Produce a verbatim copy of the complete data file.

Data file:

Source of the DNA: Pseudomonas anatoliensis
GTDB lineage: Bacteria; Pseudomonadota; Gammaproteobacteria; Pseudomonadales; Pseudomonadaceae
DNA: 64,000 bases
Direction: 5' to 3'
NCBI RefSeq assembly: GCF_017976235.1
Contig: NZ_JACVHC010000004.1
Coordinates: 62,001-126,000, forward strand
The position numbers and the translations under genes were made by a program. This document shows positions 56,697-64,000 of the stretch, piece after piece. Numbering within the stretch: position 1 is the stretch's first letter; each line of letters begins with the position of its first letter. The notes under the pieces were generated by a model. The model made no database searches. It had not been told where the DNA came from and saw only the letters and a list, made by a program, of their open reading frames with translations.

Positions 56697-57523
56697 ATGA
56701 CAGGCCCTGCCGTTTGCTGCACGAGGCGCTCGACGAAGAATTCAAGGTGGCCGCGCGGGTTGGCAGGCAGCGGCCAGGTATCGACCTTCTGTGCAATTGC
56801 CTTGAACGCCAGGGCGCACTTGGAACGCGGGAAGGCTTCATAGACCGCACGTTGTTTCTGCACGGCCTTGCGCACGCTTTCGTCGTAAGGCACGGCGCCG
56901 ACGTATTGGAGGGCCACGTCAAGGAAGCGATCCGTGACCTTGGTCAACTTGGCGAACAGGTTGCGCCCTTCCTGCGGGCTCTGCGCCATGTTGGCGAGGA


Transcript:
Source of the DNA: Pseudomonas anatoliensis
GTDB lineage: Bacteria; Pseudomonadota; Gammaproteobacteria; Pseudomonadales; Pseudomonadaceae
DNA: 64,000 bases
Direction: 5' to 3'
NCBI RefSeq assembly: GCF_017976235.1
Contig: NZ_JACVHC010000004.1
Coordinates: 62,001-126,000, forward strand
The position numbers and the translations under genes were made by a program. This document shows positions 56,697-64,000 of the stretch, piece after piece. Numbering within the stretch: position 1 is the stretch's first letter; each line of letters begins with the position of its first letter. The notes under the pieces were generated by a model. The model made no database searches. It had not been told where the DNA came from and saw only the letters and a list, made by a program, of their open reading frames with translations.

Positions 56697-57523
56697 ATGA
56701 CAGGCCCTGCCGTTTGCTGCACGAGGCGCTCGACGAAGAATTCAAGGTGGCCGCGCGGGTTGGCAGGCAGCGGCCAGGTATCGACCTTCTGTGCAATTGC
56801 CTTGAACGCCAGGGCGCACTTGGAACGCGGGAAGGCTTCATAGACCGCACGTTGTTTCTGCACGGCCTTGCGCACGCTTTCGTCGTAAGGCACGGCGCCG
56901 ACGTATTGGAGGGCCACGTCAAGGAAGCGATCCGTGACCTTGGTCAACTTGGCGAACAGGTTGCGCCCTTCCTGCGGGCTCTGCGCCATGTTGGCGAGGA